By Elissa Silverman and Hamil R. Harris
Washington Post Staff Writers
Friday, December 5, 2008
He's called the Community-Organizer-in-Chief. And for yesterday's crowd at the Washington Hilton, that's a good thing.
More than 2,500 grass-roots leaders from across the country gathered in the hotel's grand ballroom to strategize about their role in the administration of President-elect Barack Obama.
The discussions -- which organizers said fulfilled an Obama promise to have his transition team meet with community groups -- focused on a range of topics, including health-care and immigration reform, the economic crisis and job creation.
Congressional and labor leaders were among the speakers, but the spirited crowd rose to its feet for the closing speaker: Valerie Jarrett, a longtime Obama confidante who is co-chair of his transition team and was recently named a White House senior adviser.
"I am here representing somebody who began his career as one of you," said Jarrett, who led the crowd in a chant of "Yes, we did!"
Jarrett acknowledged that Obama's early career as a community organizer in Chicago was scorned by his Republican opponents during the presidential race, but she said the focus on relationship-building and inclusiveness was fundamental to his campaign.
She reassured the cheering activists that they will be fundamental to Obama's governing as well. She said the administration plans to get input from grass-roots leaders through town hall meetings and Internet forums and have key players from the organizing community in the administration.
She announced the appointment of Cecelia Munoz, a senior vice president with the National Council of La Raza, a Latino advocacy group, as director of the White House Office of Intergovernmental Relations.
"The work starts now. The election was a victory, but we've got work to do to make it real for people," Munoz said. "It is awesome to see people work together to achieve real goals. That is what it is going to take to change the country."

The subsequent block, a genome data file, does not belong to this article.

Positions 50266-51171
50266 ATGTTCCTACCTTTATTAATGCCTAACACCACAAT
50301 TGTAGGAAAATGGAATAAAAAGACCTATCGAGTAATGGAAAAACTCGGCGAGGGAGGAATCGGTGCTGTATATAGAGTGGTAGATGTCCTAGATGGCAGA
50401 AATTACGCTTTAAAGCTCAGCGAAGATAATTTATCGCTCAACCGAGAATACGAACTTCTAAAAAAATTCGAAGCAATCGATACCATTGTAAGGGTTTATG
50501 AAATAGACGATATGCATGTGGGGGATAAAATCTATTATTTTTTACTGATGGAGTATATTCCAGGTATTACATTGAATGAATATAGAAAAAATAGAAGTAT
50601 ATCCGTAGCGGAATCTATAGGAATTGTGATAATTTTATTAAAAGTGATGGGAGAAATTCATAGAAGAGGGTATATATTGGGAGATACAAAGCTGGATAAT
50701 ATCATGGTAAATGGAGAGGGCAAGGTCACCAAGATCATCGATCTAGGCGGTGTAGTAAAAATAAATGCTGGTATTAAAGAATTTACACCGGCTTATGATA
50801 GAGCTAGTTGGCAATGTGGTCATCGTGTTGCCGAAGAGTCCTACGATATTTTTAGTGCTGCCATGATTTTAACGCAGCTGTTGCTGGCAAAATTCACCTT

Melody Barnes, Obama's director of the Domestic Policy Council, also attended the event, sponsored by the D.C.-based Center for Community Change and the Gamaliel Foundation, a coalition of faith-based and community groups to which Obama traces his political roots.
"What I want everyone to remember is that we have elected a different kind of president," Barnes said. "What we have now is a president-elect who understands that we are interconnected. We have to rely on the expertise that you have that exists in the faith community, that exists in the labor community, and all of us have to come together to bring that expertise."
Local leaders said the event was energizing.
"It's not only important but essential that we are here," said Gustavo Torres, executive director of Casa of Maryland, a Latino advocacy organization.
The Rev. Jamila Woods, a Maryland pastor and executive director of Prism, added: "Obama can't do it by himself. We as a people have to come together to make his promises a reality."
Deepak Bhargava, executive director of the Center for Community Change, also encouraged the crowd to shift from "the politics of protest to the challenge of government." He said the role of community organizers now is "not to oppose, but propose."
In her brief remarks, Jarrett acknowledged her own shift in thinking.
"For those of you who know me, I have been a little nervous about moving to Washington, D.C.," she said. "Why? Because I've spent so much of my career complaining about Washington, D.C."
For video and more information, visit the D.C. Wire blog at http://blog.washingtonpost.com/dc/.